I believe compassion is a key to examining history with a different perspective. I will be interested to read Robert Kenny's book to see if a compassionate quality exists between and in his words. I believe, Kevin Rudd's Apology to the Australian Aborigines has opened the doors for compassion to be mutually given and felt. Sympathy, as I have said before on this BLOG, can emotionally colonise both the giver and the receiver giving rise to hierarchies which can become dangerously entrenched, thus stagnating life circumstances and history.
When I get the photo of the painting I will upload it to this BLOG.
And this TED talk by Elizabeth Gilbert is brilliant...and absolute must.

Monday, July 06, 2009


Living With Distance Oil on linen 120 x 160 cm 2002

Where Are We? Oil on linen 80 x 120 cm 2002

Over the last month I have had wonderful opportunities to catch up with friends from the past. One gathering was with three friends from High School . We have not been together since 1975. Another gathering was this week with three friends from Goondiwindi where I lived when I was married [now nearly ten years ago].
Needless to say in each case there was a lot of catching up. But at both gatherings people commented on the fact that even though we do not keep in contact via email, Facebook, Twitter or other online or virtual connection, our conversations fell into a comfortableness that time has not eroded. My friends from High School commented that even though it had been over 30 years since we had been together, we talked about and told each other things which we may not even tell new friends. This was because sometimes the history explaining our reactions, beliefs, upbringing is too complex or time consuming to tell. As old friends we were each a part of the others' histories thus rendering explanations about reactions to events and happenings as unnecessary. This kind of friendship is very special, because time and frequency of contact do not influence the links.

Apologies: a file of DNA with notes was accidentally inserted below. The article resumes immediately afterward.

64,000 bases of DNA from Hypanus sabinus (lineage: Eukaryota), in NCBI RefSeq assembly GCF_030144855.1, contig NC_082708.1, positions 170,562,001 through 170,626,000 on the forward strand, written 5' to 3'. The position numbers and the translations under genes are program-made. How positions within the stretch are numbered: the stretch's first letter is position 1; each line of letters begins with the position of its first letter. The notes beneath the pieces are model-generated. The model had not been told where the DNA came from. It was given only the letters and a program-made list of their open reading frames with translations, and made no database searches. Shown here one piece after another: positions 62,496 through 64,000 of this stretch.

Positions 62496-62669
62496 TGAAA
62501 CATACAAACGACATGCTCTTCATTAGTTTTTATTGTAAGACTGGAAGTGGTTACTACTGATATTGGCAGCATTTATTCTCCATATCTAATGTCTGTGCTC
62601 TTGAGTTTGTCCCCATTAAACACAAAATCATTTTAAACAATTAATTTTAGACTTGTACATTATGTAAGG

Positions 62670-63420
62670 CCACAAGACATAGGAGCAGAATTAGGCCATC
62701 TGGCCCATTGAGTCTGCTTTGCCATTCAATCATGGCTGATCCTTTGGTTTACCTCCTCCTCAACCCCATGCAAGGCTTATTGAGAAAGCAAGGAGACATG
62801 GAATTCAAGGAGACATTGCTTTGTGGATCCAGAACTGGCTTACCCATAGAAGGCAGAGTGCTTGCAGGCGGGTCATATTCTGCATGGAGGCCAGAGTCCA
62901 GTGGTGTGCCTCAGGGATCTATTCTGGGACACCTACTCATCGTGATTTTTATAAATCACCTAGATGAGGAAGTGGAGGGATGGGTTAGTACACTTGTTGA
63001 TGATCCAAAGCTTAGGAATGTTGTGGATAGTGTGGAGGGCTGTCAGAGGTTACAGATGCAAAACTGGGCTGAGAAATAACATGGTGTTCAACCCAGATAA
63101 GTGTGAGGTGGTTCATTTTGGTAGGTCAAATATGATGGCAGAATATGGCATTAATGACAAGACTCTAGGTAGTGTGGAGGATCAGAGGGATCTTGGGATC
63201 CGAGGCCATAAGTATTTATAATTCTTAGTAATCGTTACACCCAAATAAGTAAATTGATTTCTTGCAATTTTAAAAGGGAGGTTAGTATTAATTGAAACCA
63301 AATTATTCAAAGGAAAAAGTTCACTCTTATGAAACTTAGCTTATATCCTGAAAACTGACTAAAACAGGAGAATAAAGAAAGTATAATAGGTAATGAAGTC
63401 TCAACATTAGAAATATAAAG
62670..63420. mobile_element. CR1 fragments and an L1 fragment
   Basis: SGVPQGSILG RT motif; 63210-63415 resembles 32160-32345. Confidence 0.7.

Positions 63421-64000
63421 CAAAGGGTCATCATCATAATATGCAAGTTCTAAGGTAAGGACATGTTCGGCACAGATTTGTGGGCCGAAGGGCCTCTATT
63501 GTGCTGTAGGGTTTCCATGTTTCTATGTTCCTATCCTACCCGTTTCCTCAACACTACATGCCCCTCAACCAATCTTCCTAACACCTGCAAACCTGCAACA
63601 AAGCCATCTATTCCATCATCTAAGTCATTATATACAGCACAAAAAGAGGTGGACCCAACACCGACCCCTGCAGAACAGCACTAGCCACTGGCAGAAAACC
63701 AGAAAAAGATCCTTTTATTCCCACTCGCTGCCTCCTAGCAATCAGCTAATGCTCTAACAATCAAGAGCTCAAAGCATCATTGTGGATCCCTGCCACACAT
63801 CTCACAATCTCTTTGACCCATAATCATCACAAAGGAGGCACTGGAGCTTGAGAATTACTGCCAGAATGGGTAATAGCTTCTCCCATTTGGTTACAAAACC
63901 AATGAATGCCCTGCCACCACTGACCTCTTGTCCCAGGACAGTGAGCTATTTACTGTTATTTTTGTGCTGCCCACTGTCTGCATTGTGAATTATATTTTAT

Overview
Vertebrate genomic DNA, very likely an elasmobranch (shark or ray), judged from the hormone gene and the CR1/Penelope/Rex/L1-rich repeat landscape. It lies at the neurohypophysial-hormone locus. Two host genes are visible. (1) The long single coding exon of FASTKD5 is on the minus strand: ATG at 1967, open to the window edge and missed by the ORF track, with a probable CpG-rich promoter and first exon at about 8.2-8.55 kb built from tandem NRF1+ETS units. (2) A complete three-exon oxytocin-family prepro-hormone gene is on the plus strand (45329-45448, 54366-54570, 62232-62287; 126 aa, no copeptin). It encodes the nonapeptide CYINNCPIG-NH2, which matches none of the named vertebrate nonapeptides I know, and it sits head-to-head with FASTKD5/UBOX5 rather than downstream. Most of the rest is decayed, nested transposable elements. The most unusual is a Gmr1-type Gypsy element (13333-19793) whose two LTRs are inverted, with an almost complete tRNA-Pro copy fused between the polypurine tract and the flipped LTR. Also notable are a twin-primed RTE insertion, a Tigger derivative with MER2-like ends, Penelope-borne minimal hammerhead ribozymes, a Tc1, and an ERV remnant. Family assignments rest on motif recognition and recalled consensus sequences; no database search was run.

So, inevitibly, at both gatherings we touched upon the high frequency of contact via Facebook, Twitter, Texting etc, people [esp young people] seemed to be hooked on. In one discussion we agreed that the busy frenzy of always being contactable is exhausting. We did not come up with any solutions, except to agree that as very busy women uninterrrupted time alone is like gold.
There is a lot to write about with regards to constant connection. But, I will depart from this subject a little to reference my recent experiences in terms of my interest in perspective. I have noticed that as I get older conversations with friends can become far more inimate in terms of life story telling. This is probably because as a person ages the years are filled with more and more experiences which cause reflection, changes in attitude, shock, happiness, sadness and so on. Looking back over life the perspective of time can enrich conversations, erode prejudices, awaken confidence, engender humour and peel away useless beliefs and attitiudes. All of these then change the perspective potential of the future
The two paintings above are older works both painted in 2002. Living With Distance is a bride seemingly floating above the Earth with her long veil wrapping the Earth's curvature. The title explains the physical distance of the bride, who is actually a country bride who has a life lving in remote rural Australia as her future. The title also suggests that emotional distance can corrupt the quality of a relationship, so that one or both partners feel adrift.
Where Are We? plays with multiple horizons, in this case there are two. The mountains are metaphors for overcoming adversity, so in each horizon there exists the potential of the past and the future.
PS. Have a look at and keep looking at this site. Looks like I will be exhibiting there in March next year!!!